Will You Listen To Al Franken’s New Political Podcast?
It’s been a year and change since Al Franken resigned his position as U.S. Senator from Minnesota, after multiple women accused him of sexual misconduct and sexually inappropriate behavior. Now he appears to be attempting a comeback, starting with a political podcast.
But if a disgraced politician makes a low-budget podcast out of a studio in Washington, D.C., and no one wants to really hear what off-color jokes he wants to make about politics, does it do anything to rehabilitate his reputation?
The podcast, dubbed “The Al Franken Podcast,” has no full episodes yet, but its trailer promises that it will be essentially a Q&A-style interview show with activists, writers and old friends. (Dana Carvey shows up to do his impeccable Donald Trump impression.) Part of its iTunes description reads, “Think ‘The Daily’ without the resources of the NYTimes.”
Guests teased in the trailer included writers David Frum, Jeffrey Toobin and Michael Lewis, as well as the Latino rights activist Teresa Maria Kumar and the former judge and Harvard law professor Nancy Gertner.
Will the show be funny? Signs point to no. A running gag in the trailer is Franken talking on the air with his “Alexa,” a fresh-talking version of the Amazon cyber-maid. The joke (such as it is) mostly conjures the image of Franken whiling away the hours since his resignation sitting at his kitchen island and asking his own real Alexa things like “Alexa, do you know what updog is?” and “Alexa, who is Al Franken?”
Additionally, the clip Franken decided to preview from his interview with Gertner (a feminist legal icon who wore red pantsuits to court as an attorney and kept files on sexist lawyers and judges) was of Franken saying that she only got her position at Harvard because she is “100% Ashkenazi Jewish.” Which is apparently a joke about Elizabeth Warren identifying as Native American while she was a professor at Harvard.
Also, the clip he plays from his interview with Kumar, about voter suppression in Texas, he brings up the Unabomber. Also he ironically calls Judge Antonin Scalia’s dissent in Obergefell v. Hodges (the marriage equality case) “very gay.”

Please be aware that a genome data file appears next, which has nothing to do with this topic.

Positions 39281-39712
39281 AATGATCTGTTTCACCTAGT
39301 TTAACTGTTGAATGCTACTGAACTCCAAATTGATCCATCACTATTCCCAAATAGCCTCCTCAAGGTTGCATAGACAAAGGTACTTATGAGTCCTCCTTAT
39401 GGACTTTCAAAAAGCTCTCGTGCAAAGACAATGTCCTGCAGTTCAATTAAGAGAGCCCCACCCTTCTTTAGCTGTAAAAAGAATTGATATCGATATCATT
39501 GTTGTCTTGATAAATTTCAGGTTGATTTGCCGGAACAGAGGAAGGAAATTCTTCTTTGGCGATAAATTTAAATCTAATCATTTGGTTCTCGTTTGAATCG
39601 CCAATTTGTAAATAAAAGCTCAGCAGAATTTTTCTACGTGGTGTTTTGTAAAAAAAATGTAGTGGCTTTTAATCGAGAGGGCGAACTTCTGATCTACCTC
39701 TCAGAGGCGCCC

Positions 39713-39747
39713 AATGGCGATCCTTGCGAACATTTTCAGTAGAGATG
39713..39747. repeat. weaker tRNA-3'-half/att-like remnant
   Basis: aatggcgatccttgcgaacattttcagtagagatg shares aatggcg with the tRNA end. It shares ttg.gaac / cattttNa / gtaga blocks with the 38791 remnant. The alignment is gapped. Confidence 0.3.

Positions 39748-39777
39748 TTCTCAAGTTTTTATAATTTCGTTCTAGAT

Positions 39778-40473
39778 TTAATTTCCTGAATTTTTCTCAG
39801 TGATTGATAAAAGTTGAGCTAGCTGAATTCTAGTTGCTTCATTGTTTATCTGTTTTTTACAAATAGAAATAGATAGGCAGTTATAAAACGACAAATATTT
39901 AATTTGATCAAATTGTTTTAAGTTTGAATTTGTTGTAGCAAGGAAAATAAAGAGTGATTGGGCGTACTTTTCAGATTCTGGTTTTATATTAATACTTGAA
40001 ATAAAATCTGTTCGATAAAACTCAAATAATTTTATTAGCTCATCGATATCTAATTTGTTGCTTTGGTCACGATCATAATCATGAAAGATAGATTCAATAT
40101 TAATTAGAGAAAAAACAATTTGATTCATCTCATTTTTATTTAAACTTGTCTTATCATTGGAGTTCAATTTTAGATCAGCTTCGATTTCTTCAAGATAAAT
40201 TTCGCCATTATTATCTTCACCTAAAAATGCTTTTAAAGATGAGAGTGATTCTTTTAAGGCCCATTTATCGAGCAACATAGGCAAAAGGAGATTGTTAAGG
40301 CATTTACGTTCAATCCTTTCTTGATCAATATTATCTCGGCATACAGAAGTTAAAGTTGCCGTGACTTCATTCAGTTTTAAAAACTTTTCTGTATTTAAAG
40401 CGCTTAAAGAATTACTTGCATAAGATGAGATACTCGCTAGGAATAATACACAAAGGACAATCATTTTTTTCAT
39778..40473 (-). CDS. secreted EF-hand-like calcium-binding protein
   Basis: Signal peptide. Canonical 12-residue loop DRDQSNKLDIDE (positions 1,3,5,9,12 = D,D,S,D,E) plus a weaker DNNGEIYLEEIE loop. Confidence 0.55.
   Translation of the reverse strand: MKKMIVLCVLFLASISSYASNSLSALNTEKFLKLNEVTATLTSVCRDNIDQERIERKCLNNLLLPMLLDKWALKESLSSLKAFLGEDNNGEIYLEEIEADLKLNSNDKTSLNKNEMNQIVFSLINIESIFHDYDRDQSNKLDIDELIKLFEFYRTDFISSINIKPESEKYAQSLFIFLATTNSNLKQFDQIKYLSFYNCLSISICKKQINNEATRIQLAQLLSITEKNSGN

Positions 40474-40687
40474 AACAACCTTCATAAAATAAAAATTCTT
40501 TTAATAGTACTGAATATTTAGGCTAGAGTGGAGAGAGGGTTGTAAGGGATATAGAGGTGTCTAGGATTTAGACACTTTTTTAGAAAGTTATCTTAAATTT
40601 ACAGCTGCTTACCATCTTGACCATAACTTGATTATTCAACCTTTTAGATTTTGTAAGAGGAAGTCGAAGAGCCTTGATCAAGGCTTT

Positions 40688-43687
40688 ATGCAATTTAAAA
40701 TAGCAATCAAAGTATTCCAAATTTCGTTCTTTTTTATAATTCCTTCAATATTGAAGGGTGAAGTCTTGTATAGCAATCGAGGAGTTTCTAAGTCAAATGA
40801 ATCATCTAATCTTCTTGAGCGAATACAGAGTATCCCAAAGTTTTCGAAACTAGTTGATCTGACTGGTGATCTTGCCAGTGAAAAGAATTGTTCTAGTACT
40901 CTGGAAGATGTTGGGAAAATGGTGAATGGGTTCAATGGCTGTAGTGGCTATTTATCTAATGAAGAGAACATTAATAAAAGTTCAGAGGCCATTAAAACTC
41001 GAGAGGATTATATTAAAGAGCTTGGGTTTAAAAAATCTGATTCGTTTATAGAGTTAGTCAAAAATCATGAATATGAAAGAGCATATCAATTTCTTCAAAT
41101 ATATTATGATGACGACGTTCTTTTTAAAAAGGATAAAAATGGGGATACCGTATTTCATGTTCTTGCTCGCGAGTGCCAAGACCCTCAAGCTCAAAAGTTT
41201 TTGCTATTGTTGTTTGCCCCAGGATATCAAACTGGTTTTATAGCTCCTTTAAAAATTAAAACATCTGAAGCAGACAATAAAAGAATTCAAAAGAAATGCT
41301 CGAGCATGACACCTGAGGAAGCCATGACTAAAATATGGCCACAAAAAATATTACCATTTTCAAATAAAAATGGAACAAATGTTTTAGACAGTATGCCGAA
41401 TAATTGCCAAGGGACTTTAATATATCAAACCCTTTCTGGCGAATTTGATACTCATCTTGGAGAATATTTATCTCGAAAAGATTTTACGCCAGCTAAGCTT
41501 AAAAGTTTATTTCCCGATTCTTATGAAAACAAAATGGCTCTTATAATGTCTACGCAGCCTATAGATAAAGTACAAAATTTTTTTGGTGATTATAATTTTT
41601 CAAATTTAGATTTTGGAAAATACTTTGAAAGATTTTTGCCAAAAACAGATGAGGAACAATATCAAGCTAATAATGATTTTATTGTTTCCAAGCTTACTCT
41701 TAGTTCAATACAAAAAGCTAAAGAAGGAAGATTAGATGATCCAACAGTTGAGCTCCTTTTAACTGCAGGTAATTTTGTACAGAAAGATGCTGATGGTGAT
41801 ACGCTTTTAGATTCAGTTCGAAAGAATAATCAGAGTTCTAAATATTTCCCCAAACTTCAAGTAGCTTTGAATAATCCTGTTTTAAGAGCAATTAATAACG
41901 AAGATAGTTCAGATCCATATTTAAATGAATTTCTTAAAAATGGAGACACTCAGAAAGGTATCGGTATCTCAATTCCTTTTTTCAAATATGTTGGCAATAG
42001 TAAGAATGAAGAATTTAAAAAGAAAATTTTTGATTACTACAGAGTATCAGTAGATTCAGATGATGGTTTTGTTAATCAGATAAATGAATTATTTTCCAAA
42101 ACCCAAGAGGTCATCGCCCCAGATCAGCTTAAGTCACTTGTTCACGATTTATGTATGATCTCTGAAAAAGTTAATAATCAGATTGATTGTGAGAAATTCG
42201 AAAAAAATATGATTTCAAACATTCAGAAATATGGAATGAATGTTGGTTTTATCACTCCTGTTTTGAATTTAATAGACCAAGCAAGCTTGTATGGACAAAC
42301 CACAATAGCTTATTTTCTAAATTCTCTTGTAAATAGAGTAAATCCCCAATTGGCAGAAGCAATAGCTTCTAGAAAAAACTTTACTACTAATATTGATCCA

Why? Why all this? Why not just stay silent? Because political insider-y jokes and radio are what made Franken a politically viable candidate in the first place. Talk radio shows are the bookends for his political career — the last episode of The Al Franken Show broadcast on the day in 2007 that he announced his candidacy for the senate. (He tried a healthcare-themed podcast last November that went nowhere.)
Will this work? Will we forget about the accusations of forcible kissing, butt-grabbing and other instances of sexually inappropriate behavior with women? There are a half-dozen-odd guests on his radio show who clearly feel that 18 months was enough lead time for Franken’s reputation as an interviewer, at the very least, to be rehabilitated. Only time will tell if the podcast listeners of the world agree.
You may at least be heartened to learn that Franken does address the accusations that led to his resignation from the Senate, and offers a heartfelt apology for his actions.
No, no. I’m kidding, he doesn’t do that.
What does happen is this:
“Al, I hope you can make as big a difference with this podcast as you did in the Senate,” Alexa says.
“Yeah…” Franken sighs.
“I recognize that emotion as regret,” Alexa responds. Then Franken tells her to just play the intro music again.